PID Control: Breville didn’t invent this temperature control system or weren’t even the first to fit the system to coffee machines. But Breville and Sage were pioneers in bringing this complicated temperature control system into small kitchen appliances, allowing consumers to have cafe-quality espressos and coffee in their own homes.

Smart Element IQ: Fitted to Breville’s Smart Oven Pro, the Smart Element IQ intelligently transfers heat to any area of the oven that might be lacking in temperature to ensure all your food is cooked evenly and efficiently.

Awards

Breville has been the recipient of many awards over the years for its designs, innovation, and appliances. Listed below are just some (but by no means all) of the accolades they’ve had bestowed upon them.

2005 Australian Design Award – Breville 800 Series Espresso Machine

2007 Houseware Design Awards Best in Category – Breville 00ES Espresso Machine

Australian Design Award – Breville BES400 iKon Espresso Machine

2013 SCA Expo Best Product – Breville Barista Express

2017 SCA Expo Best Product – Breville Oracle Touch

Reddot Best of the Best – Breville Oracle Touch

2016 iF Design Award – Breville Thermal Pro Cookware

2018 Good Design Team of the Year

Good Design Gold Award – Breville Barista Touch

Good Design Award Winner – Breville Thermal Precision Brewer

Good Design Award Winner – Breville Juice Fountain Cold

Good Design Award Winner – Breville Creatista Uno

SCA Expo Best Product – Breville Barista Touch

2019 SCA Expo Best Product – Breville Barista Pro

Trends & Popularity

When comparing Breville (as a company) against some of its competitors, it’s clear to see that though the brand has made tremendous strides forward (especially since their introduction into the American market), there’s still lots of work to be done.

If we take a look at how Breville performs on Google Trends alongside rivals De’Longhi, Keurig, Cuisinart, and KitchenAid (the last two are immensely popular in the United States) you’ll see that the Australian brand follows the natural trend of peaking at Christmas time, though has maintained a slow but steady climb while reeling in some popularity from Cuisinart and Keurig.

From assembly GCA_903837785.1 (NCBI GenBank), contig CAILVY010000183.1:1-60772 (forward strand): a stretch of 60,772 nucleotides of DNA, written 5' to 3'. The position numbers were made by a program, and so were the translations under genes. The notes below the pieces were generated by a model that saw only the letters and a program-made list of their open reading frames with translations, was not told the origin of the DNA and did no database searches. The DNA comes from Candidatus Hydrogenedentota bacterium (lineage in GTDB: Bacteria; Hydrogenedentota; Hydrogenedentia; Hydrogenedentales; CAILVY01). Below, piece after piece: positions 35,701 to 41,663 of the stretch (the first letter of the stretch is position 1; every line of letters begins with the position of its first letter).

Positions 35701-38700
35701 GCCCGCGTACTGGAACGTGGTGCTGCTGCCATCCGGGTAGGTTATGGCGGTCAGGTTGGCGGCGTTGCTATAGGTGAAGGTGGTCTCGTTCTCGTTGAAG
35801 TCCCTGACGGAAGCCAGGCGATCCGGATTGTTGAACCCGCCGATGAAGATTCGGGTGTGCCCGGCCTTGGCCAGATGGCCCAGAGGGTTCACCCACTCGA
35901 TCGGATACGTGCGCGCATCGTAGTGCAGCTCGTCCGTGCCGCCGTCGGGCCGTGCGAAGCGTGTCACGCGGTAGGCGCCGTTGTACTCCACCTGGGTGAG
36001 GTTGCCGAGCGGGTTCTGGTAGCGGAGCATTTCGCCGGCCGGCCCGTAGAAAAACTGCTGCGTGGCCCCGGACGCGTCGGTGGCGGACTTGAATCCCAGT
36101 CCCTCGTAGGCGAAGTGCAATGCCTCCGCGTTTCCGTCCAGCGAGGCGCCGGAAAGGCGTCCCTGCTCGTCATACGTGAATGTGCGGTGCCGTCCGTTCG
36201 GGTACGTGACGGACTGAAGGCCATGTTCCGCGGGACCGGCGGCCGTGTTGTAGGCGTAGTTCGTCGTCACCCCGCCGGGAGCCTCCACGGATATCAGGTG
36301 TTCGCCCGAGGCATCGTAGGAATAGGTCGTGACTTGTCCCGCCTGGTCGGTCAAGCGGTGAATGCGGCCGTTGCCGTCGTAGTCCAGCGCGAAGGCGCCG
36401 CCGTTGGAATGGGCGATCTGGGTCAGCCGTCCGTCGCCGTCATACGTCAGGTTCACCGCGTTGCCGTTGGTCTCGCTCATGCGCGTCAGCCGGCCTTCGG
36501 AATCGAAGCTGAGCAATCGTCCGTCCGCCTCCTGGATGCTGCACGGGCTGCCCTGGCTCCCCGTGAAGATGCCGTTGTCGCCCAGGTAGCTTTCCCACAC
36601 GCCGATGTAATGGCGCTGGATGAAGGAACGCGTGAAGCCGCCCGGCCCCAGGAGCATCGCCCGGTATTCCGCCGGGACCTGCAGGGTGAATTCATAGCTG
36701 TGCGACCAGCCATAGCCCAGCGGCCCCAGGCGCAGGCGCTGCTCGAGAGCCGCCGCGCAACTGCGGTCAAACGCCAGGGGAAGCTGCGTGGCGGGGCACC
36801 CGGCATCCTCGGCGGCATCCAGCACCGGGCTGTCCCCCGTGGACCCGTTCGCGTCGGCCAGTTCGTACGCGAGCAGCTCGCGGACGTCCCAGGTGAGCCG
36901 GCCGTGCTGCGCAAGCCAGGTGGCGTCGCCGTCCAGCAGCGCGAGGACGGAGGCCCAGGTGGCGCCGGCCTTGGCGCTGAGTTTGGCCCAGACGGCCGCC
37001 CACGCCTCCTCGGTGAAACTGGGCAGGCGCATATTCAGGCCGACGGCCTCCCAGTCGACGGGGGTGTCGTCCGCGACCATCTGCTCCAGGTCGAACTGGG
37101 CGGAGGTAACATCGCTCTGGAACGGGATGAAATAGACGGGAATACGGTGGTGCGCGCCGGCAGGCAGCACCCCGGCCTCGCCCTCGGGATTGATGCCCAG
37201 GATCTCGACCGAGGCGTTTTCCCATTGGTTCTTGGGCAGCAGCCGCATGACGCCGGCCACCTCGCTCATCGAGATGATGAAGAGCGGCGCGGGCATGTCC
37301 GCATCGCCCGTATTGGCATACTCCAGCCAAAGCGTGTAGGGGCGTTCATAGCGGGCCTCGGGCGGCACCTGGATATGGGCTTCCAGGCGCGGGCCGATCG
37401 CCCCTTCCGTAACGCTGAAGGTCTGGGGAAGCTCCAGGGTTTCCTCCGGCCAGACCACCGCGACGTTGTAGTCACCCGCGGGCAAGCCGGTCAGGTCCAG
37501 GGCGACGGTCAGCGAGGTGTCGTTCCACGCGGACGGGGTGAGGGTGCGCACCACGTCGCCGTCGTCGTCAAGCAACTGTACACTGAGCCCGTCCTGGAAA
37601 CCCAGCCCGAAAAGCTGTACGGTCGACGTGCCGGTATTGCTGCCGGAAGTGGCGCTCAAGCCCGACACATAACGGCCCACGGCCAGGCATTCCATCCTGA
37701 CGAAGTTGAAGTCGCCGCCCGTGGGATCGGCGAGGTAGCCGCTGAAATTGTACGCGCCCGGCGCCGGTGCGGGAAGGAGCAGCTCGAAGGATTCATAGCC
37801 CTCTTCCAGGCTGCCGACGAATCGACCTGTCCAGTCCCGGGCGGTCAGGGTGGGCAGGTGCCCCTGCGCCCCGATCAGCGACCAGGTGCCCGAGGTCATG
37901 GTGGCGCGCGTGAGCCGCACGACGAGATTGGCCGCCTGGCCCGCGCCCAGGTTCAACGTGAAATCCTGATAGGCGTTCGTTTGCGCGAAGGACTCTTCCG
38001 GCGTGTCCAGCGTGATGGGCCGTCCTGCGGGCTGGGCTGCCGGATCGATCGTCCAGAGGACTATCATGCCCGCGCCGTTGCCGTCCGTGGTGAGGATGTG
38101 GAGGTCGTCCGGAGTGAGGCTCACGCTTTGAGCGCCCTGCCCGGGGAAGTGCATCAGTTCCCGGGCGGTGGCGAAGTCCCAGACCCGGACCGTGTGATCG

Breville trails both De’Longhi and KitchenAid by quite some distance in this simple trends search, though Breville products are a lot more niche and are aimed at the premium market. In contrast, KitchenAid offers more affordable products as a general rule.

Breville’s Customer Support

While Breville leads the world in terms of design, creativity, and innovation, their customer support and services are the number one consumer complaint about the brand.

It’s not enough for a company to rely solely on their products to speak for their business; a brand is built on the people who are the voice behind the appliances. 

And when things go wrong (as they often do with every brand and product on the planet), Breville’s voice is quiet and usually only heard after a three-hour wait.

Below are Breville’s customer support review scores from three reputable sites and some snippets of those reviews.

TrustPilot

2.6/5

The wait times and staff availability at Breville are not acceptable. It took 3 hours for me to speak to someone after I called rather than wait for a reply to an email I had sent to customer service weeks before (and still have not received a reply to).

Product Review Australia

1.9/5

Sent an email through, and it took them four months to respond only to say I would have to send it in again for repairs! No way, Breville, this is not white-glove service. This is dodgy for a $2300 machine. The phone queue for an hour, what a joke.
Have the decency to abide by consumer rights.

ComplaintsBoard.com

3/5

I sent them a copy of the transaction. They said call. NO ONE EVER answers the phone when you call. They tell you to leave a call back number, and THEY NEVER CALL YOU BACK.
This company has the WORST CUSTOMER SERVICE I’ve ever seen. I guess they want me to go to Macy’s and purchase a new machine…because they need the money. I will NEVER DO business with them again.

Of course, there are some consumers that have had a positive experience with Breville’s customer support. However, the overwhelming consensus is that the whole department is woefully inadequate and desperately needs a top-to-bottom overhaul.

What’s Next For Breville?

While the global economic recovery from the coronavirus pandemic could take decades, online retailers continued to thrive throughout 2020 and into 2021. Though Breville produces high-end premium goods that are considered luxury items, the brand still made a healthy profit over the last 12 months despite the world’s crisis.

Breville aims to build on its annual $66.2 million profit after expanding into the French and Spanish markets. However, they are holding their cards close to their chest regarding upcoming projects, with little-to-news of new appliances.

One thing is for sure; if Breville wants to improve their brand, they have to do more than continuously creating innovative features and products. They have to win their customers’ hearts and minds by reviewing and reforming their customer services and support to really take their company to the next level.